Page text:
THE oldest man in Scotland celebrated his 107th birthday yesterday.
Alfred Anderson, a First World War veteran from Perthshire, said the best birthday
present he could receive was news that the Black Watch, his old regiment, was
being recalled from the Gulf.
Mr Anderson served with the Black Watch in the the First World War and was
dismayed when his regiment was sent into conflict in Iraq.
"I was told I was fighting the war that would end all wars, but that wasnt
the case," he said.
"It was awful to watch my old regiment put their life on the line again
in Iraq with so many young men being asked to face the unknown.
"Its time they brought them home to their loved ones."
Still healthy and active, Mr Anderson lives alone near his daughter, in Alyth,
This weekend, he will be the guest of honour at the Black Watchs annual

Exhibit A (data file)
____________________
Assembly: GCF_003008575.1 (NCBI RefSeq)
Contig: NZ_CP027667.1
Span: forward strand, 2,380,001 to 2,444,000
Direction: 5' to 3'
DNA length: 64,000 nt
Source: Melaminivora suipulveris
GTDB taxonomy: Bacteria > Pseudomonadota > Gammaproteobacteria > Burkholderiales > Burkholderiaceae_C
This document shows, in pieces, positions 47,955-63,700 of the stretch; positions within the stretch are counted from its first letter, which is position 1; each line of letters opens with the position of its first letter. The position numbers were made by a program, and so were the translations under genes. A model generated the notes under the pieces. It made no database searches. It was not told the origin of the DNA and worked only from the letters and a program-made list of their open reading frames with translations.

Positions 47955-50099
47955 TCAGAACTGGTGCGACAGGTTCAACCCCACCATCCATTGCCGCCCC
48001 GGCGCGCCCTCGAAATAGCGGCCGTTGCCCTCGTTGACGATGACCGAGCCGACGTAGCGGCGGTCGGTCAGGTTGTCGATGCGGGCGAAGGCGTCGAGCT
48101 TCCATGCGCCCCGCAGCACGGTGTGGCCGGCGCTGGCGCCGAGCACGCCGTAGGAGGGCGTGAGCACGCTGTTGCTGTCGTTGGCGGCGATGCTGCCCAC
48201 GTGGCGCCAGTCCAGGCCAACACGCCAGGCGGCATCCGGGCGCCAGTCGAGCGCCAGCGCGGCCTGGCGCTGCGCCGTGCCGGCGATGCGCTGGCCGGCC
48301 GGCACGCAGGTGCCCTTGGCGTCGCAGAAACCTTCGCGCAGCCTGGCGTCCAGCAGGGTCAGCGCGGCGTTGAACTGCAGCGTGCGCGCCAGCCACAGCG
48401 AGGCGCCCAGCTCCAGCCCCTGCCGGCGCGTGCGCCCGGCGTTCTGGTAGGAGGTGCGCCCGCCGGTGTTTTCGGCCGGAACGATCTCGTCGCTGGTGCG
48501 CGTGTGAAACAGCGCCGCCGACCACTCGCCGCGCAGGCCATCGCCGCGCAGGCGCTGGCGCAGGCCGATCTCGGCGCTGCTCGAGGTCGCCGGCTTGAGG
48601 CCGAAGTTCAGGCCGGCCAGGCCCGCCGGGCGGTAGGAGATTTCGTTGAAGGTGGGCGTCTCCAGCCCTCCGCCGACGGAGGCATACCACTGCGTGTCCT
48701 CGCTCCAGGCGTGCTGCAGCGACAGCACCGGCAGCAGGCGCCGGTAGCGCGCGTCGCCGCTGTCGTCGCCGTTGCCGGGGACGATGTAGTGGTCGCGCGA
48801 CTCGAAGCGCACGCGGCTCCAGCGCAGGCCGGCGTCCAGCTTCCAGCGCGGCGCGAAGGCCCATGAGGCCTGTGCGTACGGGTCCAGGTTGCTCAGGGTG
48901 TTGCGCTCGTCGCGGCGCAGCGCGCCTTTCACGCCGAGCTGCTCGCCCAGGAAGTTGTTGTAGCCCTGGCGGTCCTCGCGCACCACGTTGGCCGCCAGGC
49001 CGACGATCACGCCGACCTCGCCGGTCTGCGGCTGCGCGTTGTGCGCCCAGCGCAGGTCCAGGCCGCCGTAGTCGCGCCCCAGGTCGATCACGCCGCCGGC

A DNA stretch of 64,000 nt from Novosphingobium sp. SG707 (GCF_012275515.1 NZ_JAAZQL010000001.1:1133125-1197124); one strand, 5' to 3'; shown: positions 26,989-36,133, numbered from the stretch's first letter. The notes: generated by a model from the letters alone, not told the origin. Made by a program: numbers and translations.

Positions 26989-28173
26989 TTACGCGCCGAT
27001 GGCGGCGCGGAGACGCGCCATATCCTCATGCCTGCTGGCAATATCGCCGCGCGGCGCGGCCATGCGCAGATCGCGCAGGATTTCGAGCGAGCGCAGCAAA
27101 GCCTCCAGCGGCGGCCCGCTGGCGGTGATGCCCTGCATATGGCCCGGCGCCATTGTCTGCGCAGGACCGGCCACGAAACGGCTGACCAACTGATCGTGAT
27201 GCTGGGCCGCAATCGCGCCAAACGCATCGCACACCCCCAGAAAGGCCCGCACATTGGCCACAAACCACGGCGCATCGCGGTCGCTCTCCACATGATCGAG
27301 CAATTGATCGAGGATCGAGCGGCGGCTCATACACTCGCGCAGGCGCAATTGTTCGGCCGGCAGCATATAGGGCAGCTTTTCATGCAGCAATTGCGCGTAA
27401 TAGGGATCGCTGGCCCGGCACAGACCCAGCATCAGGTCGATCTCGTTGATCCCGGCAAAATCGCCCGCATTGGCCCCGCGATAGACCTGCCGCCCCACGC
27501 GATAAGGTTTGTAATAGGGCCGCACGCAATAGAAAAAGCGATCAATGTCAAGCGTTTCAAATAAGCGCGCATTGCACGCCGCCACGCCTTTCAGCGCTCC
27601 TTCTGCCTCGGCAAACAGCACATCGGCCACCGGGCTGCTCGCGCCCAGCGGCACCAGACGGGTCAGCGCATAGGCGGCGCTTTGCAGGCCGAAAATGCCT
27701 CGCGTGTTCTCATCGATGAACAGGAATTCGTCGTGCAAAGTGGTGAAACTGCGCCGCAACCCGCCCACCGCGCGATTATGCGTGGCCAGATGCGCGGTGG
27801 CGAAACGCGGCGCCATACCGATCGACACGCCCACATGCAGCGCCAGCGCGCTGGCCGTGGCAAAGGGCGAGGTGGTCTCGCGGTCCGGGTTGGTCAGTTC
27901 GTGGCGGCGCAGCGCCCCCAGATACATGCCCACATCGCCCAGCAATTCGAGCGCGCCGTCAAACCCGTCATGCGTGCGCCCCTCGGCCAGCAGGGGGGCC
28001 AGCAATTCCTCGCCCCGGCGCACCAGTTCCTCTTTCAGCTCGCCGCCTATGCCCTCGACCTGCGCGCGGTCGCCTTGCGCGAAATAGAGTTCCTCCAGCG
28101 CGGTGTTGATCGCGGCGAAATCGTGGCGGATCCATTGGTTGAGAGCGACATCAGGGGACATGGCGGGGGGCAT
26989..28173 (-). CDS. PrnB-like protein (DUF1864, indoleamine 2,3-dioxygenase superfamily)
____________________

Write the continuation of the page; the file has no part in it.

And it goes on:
reunion in Perth, where he will have the chance to meet other veterans - or
"the young lads" as he refers to them.
Born in Dundee, in 1896, Mr Anderson grew up with five brothers and sisters
in Newtyle, Angus, where his father had a builder and joiners business.
Eighty-nine years ago, when he was 18, Alfred served on the Western Front with
the 5th Battalion the Black Watch.
In 1914, his was one of the first units to go into France and encountered some
of the most horrific trench warfare of the the Great War.
For a short time, he served as batman to the late Queen Mothers brother,
Captain Fergus Bowes-Lyon, who was killed at the Battle of Loos in 1915.
"Its one of my great regrets that I never got a chance to meet the
Queen Mother and tell her of my time with her brother," said Mr Anderson.
"A meeting was mooted, but she took ill while at Glamis and it never happened."
However, he was overjoyed when Prince Charles kept the appointment his grandmother
couldnt. The prince visited Mr Anderson several months ago, spending an
hour with him.